Greene/Green is the colour and the name; both had bad days at the office yesterday. In the case of Moya Greene, I thought Vince Cable was mealy-mouthed – nothing new there – about her concerns that suppliers were cherry picking Royal Mail’s orders. I don’t think that is fair as she warned about the likelihood at the time of last October’s IPO. As for Harriet Green; I doubt chairman Frank Meysman and new CEO Peter Frankhauser could have done a worse PR exercise on how to replace her, if they had tried. To just say her work is done and Peter Frankhauser is better placed to take the business forward, when shovelling Green out on to the street just does not wash. Thos Cook, under her guidance saw the share price rally from 14p to a high of 190p. Yesterday the shares on the news of her indecently hasty departure were larruped – down by 17%. There must have been acrimony for this severance to have manifested itself without explanation. What rubbish interpersonal skills.
It was rather a listless session yesterday in London, with the FTSE 100 closing down by just one point. There were decent numbers from Wolseley, Compass and DMGT, yet it was insufficient to give markets any momentum. There was much gossip about Aviva having been in conversation with Phoenix about a number of closed book businesses of which Friends was just one. Though there are people not keen on an Aviva/Friends deal, it is too early to say it is dead. BT’s Gavin Patterson was given a headache, when it was rumoured that the likes of Vodafone would moan to the competition authorities if BT were to acquire EE or o2. A deal of that nature could trigger an enforced split. I think it is fair to say that an objection would be taken as read. Its dog eat dog out there in the telecoms game. If Telefonica sell o2, would that make Telefonica vulnerable to take over? This morning Poundland posted encouraging results. Stagecoach and Virgin won the East Coast franchise for 8 years at a cost of £3.3 billion. Stagecoach added 9% in value and sadly First Group were left rather exposed and lost a further 4% on top of 10% earlier in the week.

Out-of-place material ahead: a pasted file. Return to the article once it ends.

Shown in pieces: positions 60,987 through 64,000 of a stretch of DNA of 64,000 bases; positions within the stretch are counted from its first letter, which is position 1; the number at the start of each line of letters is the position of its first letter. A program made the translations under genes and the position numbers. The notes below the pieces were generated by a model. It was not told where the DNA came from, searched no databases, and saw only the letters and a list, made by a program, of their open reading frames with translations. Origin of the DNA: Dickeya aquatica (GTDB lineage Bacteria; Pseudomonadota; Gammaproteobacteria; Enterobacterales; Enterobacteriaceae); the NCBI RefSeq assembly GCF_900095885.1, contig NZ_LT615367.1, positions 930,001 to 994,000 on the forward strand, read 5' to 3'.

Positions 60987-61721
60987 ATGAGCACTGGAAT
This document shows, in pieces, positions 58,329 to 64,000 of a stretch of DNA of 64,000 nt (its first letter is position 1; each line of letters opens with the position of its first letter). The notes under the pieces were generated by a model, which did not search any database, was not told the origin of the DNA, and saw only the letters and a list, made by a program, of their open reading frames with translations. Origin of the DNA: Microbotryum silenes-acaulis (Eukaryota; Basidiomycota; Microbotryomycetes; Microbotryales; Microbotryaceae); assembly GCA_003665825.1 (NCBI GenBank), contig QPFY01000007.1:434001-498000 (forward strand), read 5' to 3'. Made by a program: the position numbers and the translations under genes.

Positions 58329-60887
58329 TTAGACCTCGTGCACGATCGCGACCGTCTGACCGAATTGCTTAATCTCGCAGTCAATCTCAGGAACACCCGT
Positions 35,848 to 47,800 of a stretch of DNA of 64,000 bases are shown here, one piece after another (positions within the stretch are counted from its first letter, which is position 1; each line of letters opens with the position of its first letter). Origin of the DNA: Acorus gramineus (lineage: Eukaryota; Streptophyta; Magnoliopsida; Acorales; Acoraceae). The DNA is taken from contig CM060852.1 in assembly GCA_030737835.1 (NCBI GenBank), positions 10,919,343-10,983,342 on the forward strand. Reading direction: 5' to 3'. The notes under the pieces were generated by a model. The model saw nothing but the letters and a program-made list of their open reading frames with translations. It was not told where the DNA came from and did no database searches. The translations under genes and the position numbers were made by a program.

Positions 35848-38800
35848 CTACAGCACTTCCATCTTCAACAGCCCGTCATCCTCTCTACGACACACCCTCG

Yesterday New York saw the DOW add 0.07%, the S&P 0.28% and the NASDAQ 0.67%. Apple and Hewlett Packard made good progress. The Strong Yen and global growth concerns took Asian markets lower, though Samsung announcing a $2 billion buy back saw shares rally by 6%, having been down 10% on the year. Diahatsu recalled 20k vehicles and Toyota felt obliged to recall 50k cars.